Top Tips for Teaching Your Dog New Tricks
Training your dog to do tricks is fun and rewarding – and surprisingly straight-forward with a bit of know-how.
As well as the enjoyment it brings, mastering a repertoire of tricks has other benefits too. It’s great mental stimulation for your dog, and being able to impress family and friends with your dog’s super-smart ability never gets old.
But where do you start with trick training? And how do you make it a success?
- Master the basics
It’s important to work from a solid foundation when you begin trick training and that means ensuring your dog already understands and responds well to commands like ‘sit’, ‘down’, ‘come’, and ‘stay’.
Jacqui says: ‘Don’t get ahead of yourself. Trick training is super fun but it takes time and patience.’
- Break tricks down into easy-to-manage steps
Whether it’s teaching your dog to ‘shake hands’ or ‘bow’, it’s always helpful to work in stages.
Jacqui says: ‘Don’t expect your dog to understand the complete trick straight away. The key is to break it down into bite-size chunks.
‘For instance, I was keen to teach one of my dogs, Basil, the ‘elephant’ trick, which is when a dog puts its two front paws on a bucket and walks around it using their hind legs.
‘I started by getting Basil to put his paws on a cushion and to walk around that. I then slowly built up the height until he could do it on a bucket.’
- Build trick training into your day
Take advantage of opportunities throughout the day to practice your tricks, remembering to keep sessions short to maintain concentration.
Jacqui says: ‘Trick training is very taxing on a dog’s brain and they get tired very quickly as you are asking them to do something very different, so short training sessions are vital.
‘I like to make training fun and impromptu so at moments in our day when I haven’t got anything else going on, like when an ad break comes on the TV or I’m waiting for the kettle to boil, I grab my clicker and a hand full of treats and do some trick training. The dogs respond really well to this.’
- Play to your dog’s strengths
Think carefully about the tricks you’d like to teach your dog and be sure to factor in their natural talents.
Jacqui says: ‘Trick training is so much easier when you work on tricks that your dog enjoys and that let them use the skills that come most naturally to them.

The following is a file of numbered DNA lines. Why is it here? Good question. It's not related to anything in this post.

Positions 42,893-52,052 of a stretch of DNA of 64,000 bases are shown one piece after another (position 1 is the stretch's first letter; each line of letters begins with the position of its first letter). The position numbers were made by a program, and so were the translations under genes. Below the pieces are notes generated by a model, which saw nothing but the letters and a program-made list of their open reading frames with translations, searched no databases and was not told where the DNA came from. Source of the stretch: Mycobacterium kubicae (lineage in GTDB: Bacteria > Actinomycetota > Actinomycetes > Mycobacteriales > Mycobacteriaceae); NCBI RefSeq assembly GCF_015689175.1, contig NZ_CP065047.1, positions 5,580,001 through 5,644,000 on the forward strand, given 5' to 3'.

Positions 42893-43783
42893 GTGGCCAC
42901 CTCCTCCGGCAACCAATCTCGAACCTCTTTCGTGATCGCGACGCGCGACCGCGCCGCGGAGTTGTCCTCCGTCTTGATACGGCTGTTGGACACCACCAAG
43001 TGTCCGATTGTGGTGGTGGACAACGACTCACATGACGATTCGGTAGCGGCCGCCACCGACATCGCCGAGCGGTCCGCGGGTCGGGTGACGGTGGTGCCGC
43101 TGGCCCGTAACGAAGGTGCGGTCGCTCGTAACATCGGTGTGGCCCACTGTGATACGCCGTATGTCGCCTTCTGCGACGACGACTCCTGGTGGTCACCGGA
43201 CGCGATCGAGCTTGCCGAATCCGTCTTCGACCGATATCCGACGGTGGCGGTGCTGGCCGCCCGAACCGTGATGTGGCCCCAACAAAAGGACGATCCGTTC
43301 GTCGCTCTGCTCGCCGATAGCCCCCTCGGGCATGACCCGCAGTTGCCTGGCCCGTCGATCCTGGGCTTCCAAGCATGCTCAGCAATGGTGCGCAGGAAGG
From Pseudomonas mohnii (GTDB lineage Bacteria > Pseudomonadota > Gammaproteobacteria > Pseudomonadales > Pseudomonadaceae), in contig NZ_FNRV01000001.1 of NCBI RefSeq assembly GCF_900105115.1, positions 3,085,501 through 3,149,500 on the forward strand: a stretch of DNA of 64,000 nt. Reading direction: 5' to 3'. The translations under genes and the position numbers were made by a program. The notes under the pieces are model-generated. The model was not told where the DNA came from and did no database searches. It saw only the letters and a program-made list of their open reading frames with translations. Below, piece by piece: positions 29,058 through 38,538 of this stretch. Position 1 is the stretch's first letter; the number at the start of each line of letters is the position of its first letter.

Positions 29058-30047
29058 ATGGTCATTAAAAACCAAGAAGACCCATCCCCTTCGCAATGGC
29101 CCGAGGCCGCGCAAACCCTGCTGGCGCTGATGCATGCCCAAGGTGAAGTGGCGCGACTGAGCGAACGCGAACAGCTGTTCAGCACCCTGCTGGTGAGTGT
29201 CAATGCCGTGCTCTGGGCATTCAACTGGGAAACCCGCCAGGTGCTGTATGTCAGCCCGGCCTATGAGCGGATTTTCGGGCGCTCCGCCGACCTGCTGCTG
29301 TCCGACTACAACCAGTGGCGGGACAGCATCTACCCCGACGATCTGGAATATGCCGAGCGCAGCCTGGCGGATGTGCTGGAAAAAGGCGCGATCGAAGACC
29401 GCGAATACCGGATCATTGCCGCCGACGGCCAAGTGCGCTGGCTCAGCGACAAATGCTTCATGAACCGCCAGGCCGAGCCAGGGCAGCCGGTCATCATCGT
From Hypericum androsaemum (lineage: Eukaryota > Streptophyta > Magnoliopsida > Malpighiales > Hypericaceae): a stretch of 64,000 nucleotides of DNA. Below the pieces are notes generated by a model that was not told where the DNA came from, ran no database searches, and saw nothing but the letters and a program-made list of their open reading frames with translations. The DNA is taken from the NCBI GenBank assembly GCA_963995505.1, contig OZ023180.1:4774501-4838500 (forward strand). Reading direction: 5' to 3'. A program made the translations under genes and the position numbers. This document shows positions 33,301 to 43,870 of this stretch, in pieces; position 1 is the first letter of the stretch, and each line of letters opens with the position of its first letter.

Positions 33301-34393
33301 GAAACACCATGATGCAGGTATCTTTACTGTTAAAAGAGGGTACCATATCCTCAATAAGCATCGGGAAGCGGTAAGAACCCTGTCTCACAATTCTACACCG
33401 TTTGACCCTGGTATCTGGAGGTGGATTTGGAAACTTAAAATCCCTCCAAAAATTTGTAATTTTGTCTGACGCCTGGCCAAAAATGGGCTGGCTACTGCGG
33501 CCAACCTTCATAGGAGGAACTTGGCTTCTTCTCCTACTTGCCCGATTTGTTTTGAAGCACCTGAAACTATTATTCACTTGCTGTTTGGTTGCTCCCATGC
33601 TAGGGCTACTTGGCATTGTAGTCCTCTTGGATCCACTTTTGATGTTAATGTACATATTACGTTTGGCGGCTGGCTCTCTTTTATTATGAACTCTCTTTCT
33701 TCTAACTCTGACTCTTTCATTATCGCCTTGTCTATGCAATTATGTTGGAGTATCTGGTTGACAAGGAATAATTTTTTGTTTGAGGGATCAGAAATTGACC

‘In my case, Basil loves to be high up so any trick involving height or jumping up suits him and he learns much quicker than with other types of tricks.
‘My other dog, Dillis, is a speedy nippy collie so she does best at tricks that include weaves and spins. It’s absolutely vital to play to your dog’s strengths.’
- Always be patient
Sometimes trick training can be a case of one step forward and two steps back. It’s important to remain patient and positive for your training to be a success.
Jacqui says: ‘What the dog learned and mastered yesterday may be forgotten today but don't beat yourself up or feel fed up, just go back a stage and build on that.
‘The dog will soon pick up on your frustration or disappointment which will inhibit any further learning.’
- Always end your trick training on a high
The key to successful trick training is to make it fun for your dog – and not to skimp on rewards for getting things right.
Jacqui says: ‘Do whatever you can to make trick training enjoyable. I always offer frequent treats and end the session with praise and play. I like to get out our favourite Tug-E-Nuff toys and have ten minutes of mad playing around. It really helps reinforce positive behaviour.
‘If you are training a new trick and it is not going as well as you want, just end the session on a trick that you know your dog enjoys and has mastered. Then you can give lots of praise and a treat so that you always end on a high.’